Wayne Justice was skipper of a Coast Guard cutter out of Key West in the spring of 1980 when his patrol ran into boatloads of Cuban refugees fleeing to freedom in the United States. He remembers thinking it would end soon.
U.S. insists it’s ready if another Cuban mass migration occurs
By Curt Anderson
The Associated Press
Posted April 9 2005, 11:31 AM EDT
“Little did we know that this was the start of a pretty crazy time,’’ said Justice, now chief of staff of the Coast Guard’s district that patrols the Southeast and Caribbean.
The boats turned out to be the beginnings of a huge wave of 125,000 Cubans coming to the United States after Cuban President Fidel Castro opened the Mariel port west of Havana to people seeking to leave the communist island.
The mass migration included a “freedom flotilla’’ of thousands of private boats, often of questionable seaworthiness, that Cuban-Americans used to bring relatives to the United States. It caught the U.S. and Florida governments woefully unprepared and over the years led to changes in immigration policies.
Unlike 1980, when U.S. officials had to scramble to deal with the Mariel crisis, the government now has a detailed sea, air and land plan to handle mass migrations from Cuba, Haiti or any other nation to the Southeast U.S. coast.
“If there is a mass migration threat to Florida, there’s lots of plans in place,’’ said Amos Rojas Jr., special agent in charge of the Florida Department of Law Enforcement’s Miami office. “My sense is it’s better to be prepared than to have the chaos we had in 1980.’‘
The plan, dubbed “Operation Vigilant Sentry,’’ was developed by the Homeland Security Department along with Florida officials and the military. It reflects the greater sense of urgency surrounding border security in the wake of the terror attacks of Sept. 11, 2001.
Its central goal is to intercept migrants at sea _ preferably close to their home shores _ and immediately return them in hopes of deterring more people from attempting a dangerous ocean crossing.
The concept had a dry run of sorts in February 2004, when the government of former Haitian president Jean-Bertrand Aristide collapsed. Nearly 1,000 Haitians were intercepted by the Coast Guard during the chaos and immediately repatriated. But a much-feared mass migration never happened.
Concerns about another mass migration from Cuba similar to Mariel and an exodus of about 30,000 in 1994 have surfaced in recent years, usually when tensions mount between the U.S. government and Castro’s regime or when there is economic or political strife in Cuba.
But if there are signs of a mass migration, the Coast Guard plans to set up a perimeter around Cuba, with help from U.S. Customs and Border Protection aircraft such as the sophisticated Orion P-3 radar plane that is also used in drug interdiction operations. The response will be coordinated from a command center in Miami.
The Coast Guard and other state and federal agencies will try to prevent people from leaving by boat from Florida in an attempt to pick up migrants trying to reach U.S. shores.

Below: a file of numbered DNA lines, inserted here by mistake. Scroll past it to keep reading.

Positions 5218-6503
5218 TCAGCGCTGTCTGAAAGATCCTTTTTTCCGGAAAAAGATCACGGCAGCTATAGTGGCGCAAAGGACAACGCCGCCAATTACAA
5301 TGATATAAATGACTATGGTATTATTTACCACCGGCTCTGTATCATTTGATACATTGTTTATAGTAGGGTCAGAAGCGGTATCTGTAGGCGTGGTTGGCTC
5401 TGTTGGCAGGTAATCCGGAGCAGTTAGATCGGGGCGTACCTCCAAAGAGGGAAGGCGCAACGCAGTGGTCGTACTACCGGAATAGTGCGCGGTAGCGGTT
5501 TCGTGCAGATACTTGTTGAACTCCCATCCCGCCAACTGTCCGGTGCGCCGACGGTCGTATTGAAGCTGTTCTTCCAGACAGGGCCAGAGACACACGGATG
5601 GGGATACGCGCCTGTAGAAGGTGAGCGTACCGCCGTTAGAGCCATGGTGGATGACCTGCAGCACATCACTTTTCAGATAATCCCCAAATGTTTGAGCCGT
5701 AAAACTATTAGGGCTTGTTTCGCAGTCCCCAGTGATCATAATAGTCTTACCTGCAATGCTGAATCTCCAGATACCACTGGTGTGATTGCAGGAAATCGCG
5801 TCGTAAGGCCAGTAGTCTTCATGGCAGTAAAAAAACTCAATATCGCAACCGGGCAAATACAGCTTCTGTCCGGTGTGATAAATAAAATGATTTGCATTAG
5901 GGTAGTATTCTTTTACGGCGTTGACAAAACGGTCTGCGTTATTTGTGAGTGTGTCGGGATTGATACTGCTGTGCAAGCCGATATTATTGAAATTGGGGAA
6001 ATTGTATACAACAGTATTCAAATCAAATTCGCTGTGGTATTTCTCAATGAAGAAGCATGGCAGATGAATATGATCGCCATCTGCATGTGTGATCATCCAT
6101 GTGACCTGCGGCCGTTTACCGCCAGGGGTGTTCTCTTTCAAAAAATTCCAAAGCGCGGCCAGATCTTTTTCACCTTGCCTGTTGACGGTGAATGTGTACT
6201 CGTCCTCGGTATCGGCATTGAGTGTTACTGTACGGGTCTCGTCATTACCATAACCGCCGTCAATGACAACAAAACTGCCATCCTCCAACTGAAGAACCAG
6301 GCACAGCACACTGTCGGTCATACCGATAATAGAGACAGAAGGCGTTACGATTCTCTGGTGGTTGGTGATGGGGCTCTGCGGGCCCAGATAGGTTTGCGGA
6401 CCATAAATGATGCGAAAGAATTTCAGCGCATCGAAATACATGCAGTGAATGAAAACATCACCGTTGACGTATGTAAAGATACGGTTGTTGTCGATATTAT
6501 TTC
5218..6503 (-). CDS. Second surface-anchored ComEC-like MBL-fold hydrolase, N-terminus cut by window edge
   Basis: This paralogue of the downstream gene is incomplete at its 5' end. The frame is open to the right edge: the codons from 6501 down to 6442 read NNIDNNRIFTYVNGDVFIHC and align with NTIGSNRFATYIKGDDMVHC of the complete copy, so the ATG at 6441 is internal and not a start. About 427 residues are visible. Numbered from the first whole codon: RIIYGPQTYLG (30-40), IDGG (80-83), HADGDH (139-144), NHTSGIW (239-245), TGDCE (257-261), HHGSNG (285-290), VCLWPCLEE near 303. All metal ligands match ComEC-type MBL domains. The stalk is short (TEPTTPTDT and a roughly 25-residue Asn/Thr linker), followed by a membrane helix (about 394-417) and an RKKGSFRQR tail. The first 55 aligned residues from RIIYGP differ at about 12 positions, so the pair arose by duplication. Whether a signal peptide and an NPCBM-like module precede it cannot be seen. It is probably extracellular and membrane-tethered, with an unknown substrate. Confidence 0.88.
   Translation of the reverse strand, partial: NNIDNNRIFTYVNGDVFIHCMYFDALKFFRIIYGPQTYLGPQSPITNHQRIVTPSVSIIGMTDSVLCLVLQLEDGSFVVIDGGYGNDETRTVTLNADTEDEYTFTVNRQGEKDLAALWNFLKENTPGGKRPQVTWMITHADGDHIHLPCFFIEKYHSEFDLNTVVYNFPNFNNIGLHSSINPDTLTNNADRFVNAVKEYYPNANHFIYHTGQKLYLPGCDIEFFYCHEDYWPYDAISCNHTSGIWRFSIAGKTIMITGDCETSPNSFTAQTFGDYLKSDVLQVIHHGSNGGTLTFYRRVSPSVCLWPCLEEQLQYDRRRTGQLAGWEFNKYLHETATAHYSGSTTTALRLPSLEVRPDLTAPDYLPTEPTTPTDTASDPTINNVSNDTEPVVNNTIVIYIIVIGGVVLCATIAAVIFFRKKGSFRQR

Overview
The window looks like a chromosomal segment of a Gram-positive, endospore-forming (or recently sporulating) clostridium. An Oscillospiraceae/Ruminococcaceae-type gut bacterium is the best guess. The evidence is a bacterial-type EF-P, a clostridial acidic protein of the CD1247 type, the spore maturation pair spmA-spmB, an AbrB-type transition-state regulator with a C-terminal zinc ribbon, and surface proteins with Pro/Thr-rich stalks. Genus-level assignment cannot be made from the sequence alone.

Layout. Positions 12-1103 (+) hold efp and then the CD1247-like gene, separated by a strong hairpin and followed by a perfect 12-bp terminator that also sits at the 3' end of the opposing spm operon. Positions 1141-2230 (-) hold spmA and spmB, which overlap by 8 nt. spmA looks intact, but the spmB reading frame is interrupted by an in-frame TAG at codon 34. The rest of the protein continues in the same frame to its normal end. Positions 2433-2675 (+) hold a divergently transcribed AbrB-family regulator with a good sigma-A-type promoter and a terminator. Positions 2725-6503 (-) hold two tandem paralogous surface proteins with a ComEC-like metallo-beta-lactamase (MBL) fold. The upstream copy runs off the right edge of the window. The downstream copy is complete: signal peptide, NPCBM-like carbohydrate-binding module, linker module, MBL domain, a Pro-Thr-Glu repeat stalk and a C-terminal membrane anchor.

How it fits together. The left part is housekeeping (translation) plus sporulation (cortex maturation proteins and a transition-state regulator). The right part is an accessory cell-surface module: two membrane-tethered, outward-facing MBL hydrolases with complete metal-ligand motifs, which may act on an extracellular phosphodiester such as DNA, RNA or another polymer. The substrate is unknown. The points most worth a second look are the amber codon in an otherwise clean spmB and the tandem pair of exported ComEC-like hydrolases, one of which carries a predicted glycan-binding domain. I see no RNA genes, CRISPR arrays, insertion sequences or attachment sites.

Yet, if anything approaching Mariel’s scale happens again, some people will get through. And federal law dictates how they are handled, with Cubans having a clear advantage under the so-called “wet foot-dry foot’’ policy that has its roots in U.S. efforts to undermine the Castro government.
Back in 1980, President Carter initially adopted an open-door policy for Mariel refugees, then acted to stop private boats from leaving U.S. shores to pick them up. In 1994, with Castro threatening to unleash another Mariel, President Clinton took only a few days to halt the open-door policy.
And after the 1994 crisis, the United States and Cuba negotiated an agreement setting limits on Cuban immigration.
Under the “wet foot-dry foot’’ policy, Cuban migrants who reach U.S. soil are allowed to stay, while those intercepted at sea are returned to Cuba. Those who display a genuine fear of persecution if returned are taken to the U.S. naval base at Guantanamo Bay, Cuba, to await asylum in a third country.
The policy has been criticized as being unfair to Haitians and others because they don’t have the right to stay if they reach U.S. soil. Under an oft-criticized decision by former Attorney General John Ashcroft, these immigrants also can be detained indefinitely while immigration judges consider their individual cases.
“The Cubans were given benefits,’’ said Ira Kurzban, a Miami attorney and longtime Haitian activist who has represented Aristide in the United States. “The Haitians were given nothing.’‘
Back in 1980, there was virtually no system for processing large numbers of immigrants or providing health care or housing. More than two dozen federal agencies descended upon then-sleepy Key West to deal with the thousands of Cubans who were arriving. Some were held there and others were kept in a tent city at Miami’s Orange Bowl stadium.
The current plan calls for holding as many migrants as possible off U.S. soil _ Guantanamo Bay is one likely site _ and sending others to preselected detention facilities around the country.
Rojas said the state has designated facilities in Palm Beach, Broward, Dade and Monroe counties to handle the migrants’ medical needs and begin documenting them.
Immigration and Customs Enforcement agents will look for human smugglers and the Drug Enforcement Administration officials will keep tabs on illicit drugs, both of which are a daily concern. And everyone will watch for terrorists trying to sneak in, a high-profile concern since the al-Qaida attacks of Sept. 11, 2001.
The Coast Guard’s Justice said “the potential is always there’’ for terrorists to attempt to enter the United States through long-established smuggling routes in the Caribbean. But he added that not a single suspected terrorist was caught among the 11,000 migrants intercepted at sea in 2004.
“It is a high-risk way for them to attempt to get into the United States,’’ Justice said.